Obesity in Australia
This paper deals with the problem of obesity in Australia, which has been increasing through years and has a lot of negative impacts, notably not only on health, but also on economy and social sphere. The purpose of this study is to analyse opinions of the employers and employees about where the responsibility for addressing obesity lies and what obesity-related programs are expected to offer and are really offered in companies. The paper contains the statement of the obesity problem, reviewing of some previous researches, the evaluation of necessary special anti-obese measures in firms, significance of its importance, and their analysis based on data taken from the interviews with employers and employees of different age working in 500 different companies. The results of the study show that answers to research questions among employers and employees vary, and this stresses the importance of further intensive studies of the obesity problem, especially at the government level.
Keywords: obesity, firms, government, Australia
Obesity in Australia has been an important problem for years. The results of the National Health Survey of 2004-2005 showed that about 62% of Australian population suffer from either obese or overweight (2005, pp. 50); in 2014-2015 this index became 70,8% among men and 56,3% among women (NHS, 2015, pp. 25-27). These numbers has highly increased from 1995, when the average per cent of obese people was 56,8, and are not getting lower. The problem of obesity is examined both on the government and population levels. It is also examined in firms; work and career are an integral part of every person’s life. But, according to employers, where exactly does responsibility for addressing obesity lie? What obesity-related programs do employers offer their workers? And what obesity-related programs do workers expect their employers to offer? This paper will try to find answers to these questions.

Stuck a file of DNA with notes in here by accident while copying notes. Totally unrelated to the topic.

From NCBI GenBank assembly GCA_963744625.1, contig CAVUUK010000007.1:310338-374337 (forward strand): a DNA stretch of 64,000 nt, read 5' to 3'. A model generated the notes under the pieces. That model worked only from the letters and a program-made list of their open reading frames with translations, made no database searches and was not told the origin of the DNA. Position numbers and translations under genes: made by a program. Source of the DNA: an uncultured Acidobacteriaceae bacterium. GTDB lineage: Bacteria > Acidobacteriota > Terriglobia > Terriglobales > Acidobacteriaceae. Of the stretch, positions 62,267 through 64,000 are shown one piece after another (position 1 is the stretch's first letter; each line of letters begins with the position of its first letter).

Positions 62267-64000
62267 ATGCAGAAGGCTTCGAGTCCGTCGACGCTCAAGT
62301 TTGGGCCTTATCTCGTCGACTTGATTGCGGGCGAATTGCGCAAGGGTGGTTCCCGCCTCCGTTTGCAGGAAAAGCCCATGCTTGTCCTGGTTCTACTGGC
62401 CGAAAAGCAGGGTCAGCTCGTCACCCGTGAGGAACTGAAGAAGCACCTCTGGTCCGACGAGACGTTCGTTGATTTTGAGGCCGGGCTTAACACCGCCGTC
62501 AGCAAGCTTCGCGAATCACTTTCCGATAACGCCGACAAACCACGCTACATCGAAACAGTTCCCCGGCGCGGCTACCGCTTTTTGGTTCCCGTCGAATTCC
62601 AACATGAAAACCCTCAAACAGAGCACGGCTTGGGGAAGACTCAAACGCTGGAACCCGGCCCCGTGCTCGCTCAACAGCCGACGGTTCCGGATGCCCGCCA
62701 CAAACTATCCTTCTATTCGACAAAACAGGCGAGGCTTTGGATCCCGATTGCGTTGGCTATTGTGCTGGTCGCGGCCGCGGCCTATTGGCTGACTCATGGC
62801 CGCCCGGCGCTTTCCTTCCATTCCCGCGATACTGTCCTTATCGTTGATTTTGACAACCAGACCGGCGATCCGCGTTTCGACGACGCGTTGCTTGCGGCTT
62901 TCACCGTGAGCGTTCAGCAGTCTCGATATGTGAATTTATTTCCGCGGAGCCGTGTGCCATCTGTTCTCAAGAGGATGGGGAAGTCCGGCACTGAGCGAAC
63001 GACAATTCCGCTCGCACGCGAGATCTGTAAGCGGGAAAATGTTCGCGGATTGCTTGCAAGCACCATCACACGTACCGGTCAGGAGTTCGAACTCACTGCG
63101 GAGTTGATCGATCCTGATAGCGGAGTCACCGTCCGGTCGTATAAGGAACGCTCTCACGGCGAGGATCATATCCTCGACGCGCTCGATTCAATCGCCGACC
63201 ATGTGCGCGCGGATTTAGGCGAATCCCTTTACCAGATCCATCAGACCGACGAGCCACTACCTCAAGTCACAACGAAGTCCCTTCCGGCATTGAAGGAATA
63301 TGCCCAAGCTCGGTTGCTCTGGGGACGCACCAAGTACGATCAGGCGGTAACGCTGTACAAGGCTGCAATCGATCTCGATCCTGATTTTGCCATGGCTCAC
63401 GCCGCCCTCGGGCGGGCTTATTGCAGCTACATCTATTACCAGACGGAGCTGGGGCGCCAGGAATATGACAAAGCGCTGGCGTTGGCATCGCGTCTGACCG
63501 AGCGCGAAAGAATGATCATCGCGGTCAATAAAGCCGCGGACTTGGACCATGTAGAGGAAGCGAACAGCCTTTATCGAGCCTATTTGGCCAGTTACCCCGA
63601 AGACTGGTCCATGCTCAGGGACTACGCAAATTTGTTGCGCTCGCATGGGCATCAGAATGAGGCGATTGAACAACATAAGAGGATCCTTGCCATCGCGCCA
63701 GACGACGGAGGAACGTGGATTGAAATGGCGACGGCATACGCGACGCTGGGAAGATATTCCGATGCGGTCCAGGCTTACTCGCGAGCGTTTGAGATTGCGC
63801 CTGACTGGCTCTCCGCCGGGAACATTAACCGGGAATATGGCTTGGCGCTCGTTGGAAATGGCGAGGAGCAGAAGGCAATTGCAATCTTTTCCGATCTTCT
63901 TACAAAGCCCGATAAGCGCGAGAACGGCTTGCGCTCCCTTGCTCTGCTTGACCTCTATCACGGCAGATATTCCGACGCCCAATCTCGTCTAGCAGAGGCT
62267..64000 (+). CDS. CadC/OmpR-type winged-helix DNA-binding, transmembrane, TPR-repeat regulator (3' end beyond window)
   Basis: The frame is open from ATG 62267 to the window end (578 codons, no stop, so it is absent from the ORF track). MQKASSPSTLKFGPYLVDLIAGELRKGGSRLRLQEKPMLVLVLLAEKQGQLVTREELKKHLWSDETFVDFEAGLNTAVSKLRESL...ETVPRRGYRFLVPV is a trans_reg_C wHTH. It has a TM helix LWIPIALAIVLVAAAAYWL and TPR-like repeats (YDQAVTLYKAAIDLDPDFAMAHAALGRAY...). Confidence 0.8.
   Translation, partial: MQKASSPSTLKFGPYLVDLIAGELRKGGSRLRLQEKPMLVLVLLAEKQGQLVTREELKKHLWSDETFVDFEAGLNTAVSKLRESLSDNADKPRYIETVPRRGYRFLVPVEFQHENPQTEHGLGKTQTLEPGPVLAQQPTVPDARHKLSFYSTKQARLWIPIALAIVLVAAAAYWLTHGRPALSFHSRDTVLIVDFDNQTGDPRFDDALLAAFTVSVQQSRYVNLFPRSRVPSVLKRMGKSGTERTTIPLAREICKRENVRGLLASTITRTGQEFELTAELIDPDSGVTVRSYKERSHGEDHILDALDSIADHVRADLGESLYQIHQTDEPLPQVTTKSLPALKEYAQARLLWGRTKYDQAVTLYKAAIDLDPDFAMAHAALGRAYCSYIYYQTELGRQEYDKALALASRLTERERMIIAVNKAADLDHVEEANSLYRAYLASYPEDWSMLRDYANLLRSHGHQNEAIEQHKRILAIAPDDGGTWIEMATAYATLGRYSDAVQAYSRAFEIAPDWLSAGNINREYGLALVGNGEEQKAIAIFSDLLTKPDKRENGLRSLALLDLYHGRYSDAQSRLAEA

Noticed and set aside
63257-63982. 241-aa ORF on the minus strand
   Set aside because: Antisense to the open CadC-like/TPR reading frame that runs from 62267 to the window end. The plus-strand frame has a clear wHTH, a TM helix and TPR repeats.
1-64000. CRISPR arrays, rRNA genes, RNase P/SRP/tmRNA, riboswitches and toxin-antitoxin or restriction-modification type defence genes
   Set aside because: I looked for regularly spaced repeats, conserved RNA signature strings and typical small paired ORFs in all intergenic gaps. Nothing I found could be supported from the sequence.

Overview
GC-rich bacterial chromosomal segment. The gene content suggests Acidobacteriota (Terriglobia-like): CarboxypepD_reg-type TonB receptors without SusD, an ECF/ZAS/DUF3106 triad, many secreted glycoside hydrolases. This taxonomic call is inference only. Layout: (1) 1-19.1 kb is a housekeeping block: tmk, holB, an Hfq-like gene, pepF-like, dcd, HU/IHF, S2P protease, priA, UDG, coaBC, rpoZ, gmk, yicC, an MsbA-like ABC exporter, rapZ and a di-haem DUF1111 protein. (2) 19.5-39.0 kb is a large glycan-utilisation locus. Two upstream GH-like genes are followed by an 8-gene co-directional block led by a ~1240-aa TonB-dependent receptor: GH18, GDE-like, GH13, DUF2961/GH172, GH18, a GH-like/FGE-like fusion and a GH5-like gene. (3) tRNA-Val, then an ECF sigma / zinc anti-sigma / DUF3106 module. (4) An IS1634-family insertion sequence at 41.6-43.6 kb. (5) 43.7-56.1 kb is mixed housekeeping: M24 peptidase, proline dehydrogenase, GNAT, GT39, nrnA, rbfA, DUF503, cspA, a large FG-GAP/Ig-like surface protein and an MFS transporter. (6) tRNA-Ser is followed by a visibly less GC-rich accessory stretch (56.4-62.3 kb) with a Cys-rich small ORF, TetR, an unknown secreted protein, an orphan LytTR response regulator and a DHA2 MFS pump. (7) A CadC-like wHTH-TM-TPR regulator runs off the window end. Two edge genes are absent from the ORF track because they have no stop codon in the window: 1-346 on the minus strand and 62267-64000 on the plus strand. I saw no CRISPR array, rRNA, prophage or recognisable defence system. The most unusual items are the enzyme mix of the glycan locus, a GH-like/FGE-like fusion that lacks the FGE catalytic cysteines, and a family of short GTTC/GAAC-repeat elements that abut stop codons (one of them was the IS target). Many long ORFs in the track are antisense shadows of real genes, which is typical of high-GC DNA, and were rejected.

The problem of obesity has been significant through ages. Obesity causes a lot of negative effects on society, economy, and people’s health. It is a risk of acquisition of such long-term health conditions as diabetes, high blood pressure, cardiovascular disease etc. According to the National Health Survey of 2001, there were lost more than four million days from workplaces in Australia (The Obesity Working Group, 2009, p. 12). Increased liability to diseases among obese people results in their inability to perform labour; they are “not in the labour force” more often than non-obese ones (The Obesity Working Group, 2009, p. 12). The onset of obesity has a number of reasons including unhealthy diet, lack of activities, and genetics (Crowle, 2010, pp. 35-37). Obesity is mostly widespread among adults, but children are amenable to it too. According to statistics, one in every four children has obese or overweight (The Obesity Working Group, 2009, p. 12). Various studies show different reasons of children’s obesity. Champion discovered that obese or overweight children unexpectedly live in families where mothers abide less lenient practices and beliefs, than mothers in other ones (Champion, 2010, p. 24). It may be connected with the fact that over-control of child diet does not allow him or her to appropriately develop self-regulation. However, the study was carried out among families of 300 children, so he also noticed that the results could be connected with the limitation of sample group size (Champion, 2010, p. 24). Brown held a research and found the connection between time of maternal work and risk of obesity among children. In his work he stated that mothers’ longer work hours increase risks for children’s overweight at the age of 4-5 years, but does not predict children’s weight in two years (Brown et al., 2010, p. 1822). Also he writes, “compared to children of mothers who either worked full-time or were not in the work force, 4-5 year old children whose mothers worked part-time had lower levels of unhealthy lifestyle behaviours, both concurrently and again two years later” (Brown et al., 2010, p. 1822). Children who get attention from their mothers are more likely to have normal weight; they spend less time in front of television eating snacks and being inactive. However, the fact children of non-working mothers have similar risks of obesity, as children of full-employment mothers, is not that clear. This result of Brown’s studies could correlate with the result of Champion’s studies mentioned before. Excessive control of child’s diet is as harmful as its absence.